A lot of times in twelve step fellowships, heavy drinkers, heavy drug users end up in the fellowships because of an intervention of one kind or another; or maybe they just want to change their life and somebody has pointed them toward the rooms and they’ll show up. They don’t necessarily have to work the steps the way an alcoholic does. They don’t necessarily have to become consistent with meetings. A lot of times what will happen is they’ll come around for awhile and then slowly back away - disappear and learn that they can stay stopped on their own willpower, or they can even moderate, that happens quite often. That’s Type One.
“Type Two…your husband is showing a lack of control, for he is unable to stay on the water wagon, even when he wants to. He often gets entirely out of hand when drinking. He admits this is true but is positive that he will do better. He has begun to try, with or without your cooperation, various means of moderating or staying dry. Maybe he is beginning to lose his friends. His business may suffer somewhat. He is worried at times and is becoming aware that he cannot drink like other people. He sometimes drinks in the morning and through the day also to hold his nervousness in check. He is remorseful after serious drinking bouts and tells you he wants to stop but when he gets over the spree, he begins to drink once more. He begins to think once more that he can drink moderately next time. We think this person is in danger. These are the earmarks of the real alcoholic. Perhaps he can still tend to business fairly well. He has by no means ruined everything. As we say among ourselves, he wants to want to stop.” This is probably the majority of the people that show up in the twelve step fellowships, they are somewhere between a type one and a type two. But let’s just look at the type two. He’s showing a lack of control. He can’t quit even when he wants to. After a binge, he’ll come out of it and he’ll want to stop but then he’ll convince himself that he’s going to drink moderately next time and he’ll start drinking again. Sometimes he drinks in the morning and throughout the day to hold his nervousness in check. That nervousness is an actual detoxification from alcohol. That high level of anxiety is actually a part of a detoxing process.
Okay, Type Three. “This husband has gone much further than husband number two. Though once like number two, he became worse. His friends have slipped away. His home is in a near wreck and he cannot hold a position. Maybe the doctor has been called in and a weary round of sanitariums and hospitals…” or rehabs and detoxes…”has begun. He admits he cannot drink like other people but he does not see why. He clings to the notion that he will yet find a way to do so. He may have come to the point where he desperately wants to stop but cannot. His case presents additional questions which we will try to answer for you. You can be quite hopeful of a situation like this.”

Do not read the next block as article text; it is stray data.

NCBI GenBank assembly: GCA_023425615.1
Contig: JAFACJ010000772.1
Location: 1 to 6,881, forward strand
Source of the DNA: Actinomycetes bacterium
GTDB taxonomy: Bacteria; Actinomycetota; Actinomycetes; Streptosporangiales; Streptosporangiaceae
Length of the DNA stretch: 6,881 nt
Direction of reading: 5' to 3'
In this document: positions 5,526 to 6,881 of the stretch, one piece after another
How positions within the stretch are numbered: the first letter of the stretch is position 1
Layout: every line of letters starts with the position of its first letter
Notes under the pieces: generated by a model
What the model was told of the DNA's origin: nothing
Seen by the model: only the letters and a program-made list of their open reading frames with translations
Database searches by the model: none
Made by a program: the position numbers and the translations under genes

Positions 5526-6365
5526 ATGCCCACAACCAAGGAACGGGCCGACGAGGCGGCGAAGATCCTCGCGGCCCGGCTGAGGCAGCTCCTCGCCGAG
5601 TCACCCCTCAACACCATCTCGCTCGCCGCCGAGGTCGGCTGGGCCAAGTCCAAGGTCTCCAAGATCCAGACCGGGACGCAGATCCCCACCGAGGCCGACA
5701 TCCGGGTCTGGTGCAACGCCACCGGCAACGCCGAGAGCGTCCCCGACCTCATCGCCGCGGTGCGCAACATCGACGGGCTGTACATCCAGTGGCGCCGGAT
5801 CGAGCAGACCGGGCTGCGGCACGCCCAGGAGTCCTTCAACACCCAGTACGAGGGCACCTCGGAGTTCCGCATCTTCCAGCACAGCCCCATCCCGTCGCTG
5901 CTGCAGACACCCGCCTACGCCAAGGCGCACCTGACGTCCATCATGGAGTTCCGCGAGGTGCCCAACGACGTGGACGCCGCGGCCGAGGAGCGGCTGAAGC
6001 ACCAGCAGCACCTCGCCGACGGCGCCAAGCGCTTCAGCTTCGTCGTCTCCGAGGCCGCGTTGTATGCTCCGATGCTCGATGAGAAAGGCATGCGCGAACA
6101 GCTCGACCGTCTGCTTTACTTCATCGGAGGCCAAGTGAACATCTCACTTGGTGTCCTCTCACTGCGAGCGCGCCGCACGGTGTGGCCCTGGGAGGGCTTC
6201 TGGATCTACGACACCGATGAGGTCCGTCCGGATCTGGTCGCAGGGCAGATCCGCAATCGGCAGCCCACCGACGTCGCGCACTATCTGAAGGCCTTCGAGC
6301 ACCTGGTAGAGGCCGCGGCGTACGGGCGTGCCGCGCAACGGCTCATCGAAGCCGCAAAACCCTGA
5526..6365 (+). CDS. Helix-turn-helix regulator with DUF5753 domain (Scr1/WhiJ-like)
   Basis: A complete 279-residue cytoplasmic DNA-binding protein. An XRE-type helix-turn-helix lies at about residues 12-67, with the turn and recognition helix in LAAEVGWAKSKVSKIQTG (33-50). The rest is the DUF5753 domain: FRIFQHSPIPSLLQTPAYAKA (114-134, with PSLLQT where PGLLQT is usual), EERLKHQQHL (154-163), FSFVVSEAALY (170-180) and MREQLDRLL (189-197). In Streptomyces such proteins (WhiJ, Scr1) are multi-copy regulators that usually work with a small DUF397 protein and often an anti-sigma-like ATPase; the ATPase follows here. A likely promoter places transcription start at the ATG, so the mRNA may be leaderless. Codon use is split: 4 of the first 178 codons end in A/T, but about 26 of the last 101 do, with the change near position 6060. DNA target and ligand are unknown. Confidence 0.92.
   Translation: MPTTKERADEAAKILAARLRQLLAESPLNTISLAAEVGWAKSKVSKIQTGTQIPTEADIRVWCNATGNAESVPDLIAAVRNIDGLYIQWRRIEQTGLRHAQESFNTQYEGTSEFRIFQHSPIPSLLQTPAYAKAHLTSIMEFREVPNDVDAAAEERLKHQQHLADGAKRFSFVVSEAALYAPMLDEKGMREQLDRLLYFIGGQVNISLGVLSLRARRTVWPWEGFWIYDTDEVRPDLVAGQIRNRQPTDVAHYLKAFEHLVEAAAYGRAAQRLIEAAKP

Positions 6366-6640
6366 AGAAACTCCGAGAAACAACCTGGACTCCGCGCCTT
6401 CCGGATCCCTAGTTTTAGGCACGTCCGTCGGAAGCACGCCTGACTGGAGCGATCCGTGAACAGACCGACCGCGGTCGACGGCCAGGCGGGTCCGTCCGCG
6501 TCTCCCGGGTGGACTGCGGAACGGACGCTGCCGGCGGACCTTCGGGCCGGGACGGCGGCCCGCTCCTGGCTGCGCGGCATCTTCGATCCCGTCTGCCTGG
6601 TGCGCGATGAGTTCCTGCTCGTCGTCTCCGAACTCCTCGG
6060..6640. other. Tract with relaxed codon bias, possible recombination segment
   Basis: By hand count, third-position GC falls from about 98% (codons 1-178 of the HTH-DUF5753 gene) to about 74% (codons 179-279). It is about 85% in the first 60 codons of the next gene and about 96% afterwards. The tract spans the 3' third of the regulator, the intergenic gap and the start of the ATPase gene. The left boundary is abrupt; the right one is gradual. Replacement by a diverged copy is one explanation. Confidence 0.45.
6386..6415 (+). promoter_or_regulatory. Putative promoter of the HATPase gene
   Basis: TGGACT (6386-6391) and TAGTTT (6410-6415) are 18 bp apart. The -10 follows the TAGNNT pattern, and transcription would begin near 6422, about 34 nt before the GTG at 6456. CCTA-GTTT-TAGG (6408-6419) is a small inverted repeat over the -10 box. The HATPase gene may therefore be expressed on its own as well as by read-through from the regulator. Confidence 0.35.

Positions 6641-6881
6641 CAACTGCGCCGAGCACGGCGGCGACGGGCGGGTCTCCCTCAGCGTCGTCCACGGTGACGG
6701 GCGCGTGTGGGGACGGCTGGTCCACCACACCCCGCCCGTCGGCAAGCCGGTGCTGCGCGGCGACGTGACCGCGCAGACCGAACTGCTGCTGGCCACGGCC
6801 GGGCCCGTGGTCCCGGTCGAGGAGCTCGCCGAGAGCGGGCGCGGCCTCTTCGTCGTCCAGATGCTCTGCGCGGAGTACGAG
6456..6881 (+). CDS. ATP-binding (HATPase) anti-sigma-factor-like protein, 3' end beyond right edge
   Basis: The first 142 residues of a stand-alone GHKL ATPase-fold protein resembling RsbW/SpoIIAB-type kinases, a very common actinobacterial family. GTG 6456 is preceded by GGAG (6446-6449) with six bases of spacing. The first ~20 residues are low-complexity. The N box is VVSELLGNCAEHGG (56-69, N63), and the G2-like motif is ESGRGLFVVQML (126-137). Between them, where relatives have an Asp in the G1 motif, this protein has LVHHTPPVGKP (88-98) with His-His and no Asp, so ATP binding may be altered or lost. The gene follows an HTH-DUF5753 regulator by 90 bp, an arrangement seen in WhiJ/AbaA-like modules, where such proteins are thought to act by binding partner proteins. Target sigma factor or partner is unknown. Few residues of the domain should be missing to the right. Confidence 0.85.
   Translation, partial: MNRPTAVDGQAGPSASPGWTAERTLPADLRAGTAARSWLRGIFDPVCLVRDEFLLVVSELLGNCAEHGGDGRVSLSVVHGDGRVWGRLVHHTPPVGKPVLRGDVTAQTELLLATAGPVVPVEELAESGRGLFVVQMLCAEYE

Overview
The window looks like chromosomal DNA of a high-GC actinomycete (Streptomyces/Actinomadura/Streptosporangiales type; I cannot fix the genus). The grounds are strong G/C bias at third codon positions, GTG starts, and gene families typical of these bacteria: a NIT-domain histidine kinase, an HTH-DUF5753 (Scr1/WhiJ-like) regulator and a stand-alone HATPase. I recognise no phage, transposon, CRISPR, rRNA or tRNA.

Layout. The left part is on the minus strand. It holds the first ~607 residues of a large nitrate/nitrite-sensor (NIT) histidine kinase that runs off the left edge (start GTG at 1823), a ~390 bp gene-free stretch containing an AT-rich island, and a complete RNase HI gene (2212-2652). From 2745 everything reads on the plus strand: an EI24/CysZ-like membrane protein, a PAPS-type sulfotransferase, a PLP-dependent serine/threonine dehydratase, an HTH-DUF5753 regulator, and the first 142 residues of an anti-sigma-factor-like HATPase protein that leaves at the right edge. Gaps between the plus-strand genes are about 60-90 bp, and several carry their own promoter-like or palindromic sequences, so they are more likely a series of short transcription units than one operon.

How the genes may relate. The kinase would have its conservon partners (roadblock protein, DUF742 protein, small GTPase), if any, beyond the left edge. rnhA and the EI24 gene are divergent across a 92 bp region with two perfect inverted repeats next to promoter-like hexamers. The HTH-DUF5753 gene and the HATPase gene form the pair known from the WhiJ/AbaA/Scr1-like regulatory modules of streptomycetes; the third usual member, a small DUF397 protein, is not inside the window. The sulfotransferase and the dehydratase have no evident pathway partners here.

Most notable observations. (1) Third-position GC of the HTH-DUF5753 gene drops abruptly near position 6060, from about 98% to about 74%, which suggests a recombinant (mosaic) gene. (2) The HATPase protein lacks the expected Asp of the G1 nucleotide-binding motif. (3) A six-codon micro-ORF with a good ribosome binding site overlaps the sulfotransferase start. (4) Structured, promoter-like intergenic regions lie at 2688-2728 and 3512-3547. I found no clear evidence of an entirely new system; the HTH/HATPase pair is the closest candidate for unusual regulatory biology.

Now why are they saying that? As the person gets worse, why are they saying you can be hopeful? I believe it’s because the closer we get to a full concession of our powerlessness, the closer we as alcoholics get to accurately assessing how much trouble we’re in, the more enthusiasm and motivation we’re going to have for practicing a recovery program that nobody wants to practice and few people will even believe will work for them because they’re so different. So again, his friends have slipped away…that happened to me. I didn’t have any friends any more. My home was in a near wreck. My home exploded and everybody left. Could not hold a position, I was becoming unemployable. The only reason I had a job was because I was in construction and there was lots of alcoholics in construction, including my boss. I started the weary round of sanitariums and hospitals. I had gone to outpatient. I had gone to in-patient. I had gone back to outpatient. I was trying to show up at some support group meetings but somewhere in the back of my mind, it was very, very difficult for me to realize that I am going to have to quit drinking for good and for all. That was a very, very difficult concept for me to come up with and I had all of the earmarks of the type three.
“Type Four…you may have a husband of whom you completely despair. He has been placed in one institution after another. He is violent or appears definitely insane when drunk. Sometimes he drinks on the way home from the hospital.” Or home from the detox or home from the rehab. “Perhaps he has had delirium tremens.” I had those. “Doctors may shake their heads and advise you to have him committed. Maybe you have already been obliged to put him away. This picture may not be as dark as it looks. Many of our husbands were just as far gone, yet they got well.” Okay so, the worse you became, the more hope these early Alcoholics Anonymous members have for you.